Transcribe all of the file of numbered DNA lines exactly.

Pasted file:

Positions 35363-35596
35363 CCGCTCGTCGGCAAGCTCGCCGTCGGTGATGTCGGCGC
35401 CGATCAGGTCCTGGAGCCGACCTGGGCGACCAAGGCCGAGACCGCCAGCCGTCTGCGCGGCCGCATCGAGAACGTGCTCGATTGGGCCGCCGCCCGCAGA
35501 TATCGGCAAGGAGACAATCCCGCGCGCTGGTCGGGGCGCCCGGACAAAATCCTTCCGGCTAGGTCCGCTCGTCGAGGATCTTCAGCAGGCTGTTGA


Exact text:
Positions 35363-35596
35363 CCGCTCGTCGGCAAGCTCGCCGTCGGTGATGTCGGCGC
35401 CGATCAGGTCCTGGAGCCGACCTGGGCGACCAAGGCCGAGACCGCCAGCCGTCTGCGCGGCCGCATCGAGAACGTGCTCGATTGGGCCGCCGCCCGCAGA
35501 TATCGGCAAGGAGACAATCCCGCGCGCTGGTCGGGGCGCCCGGACAAAATCCTTCCGGCTAGGTCCGCTCGTCGAGGATCTTCAGCAGGCTGTTGA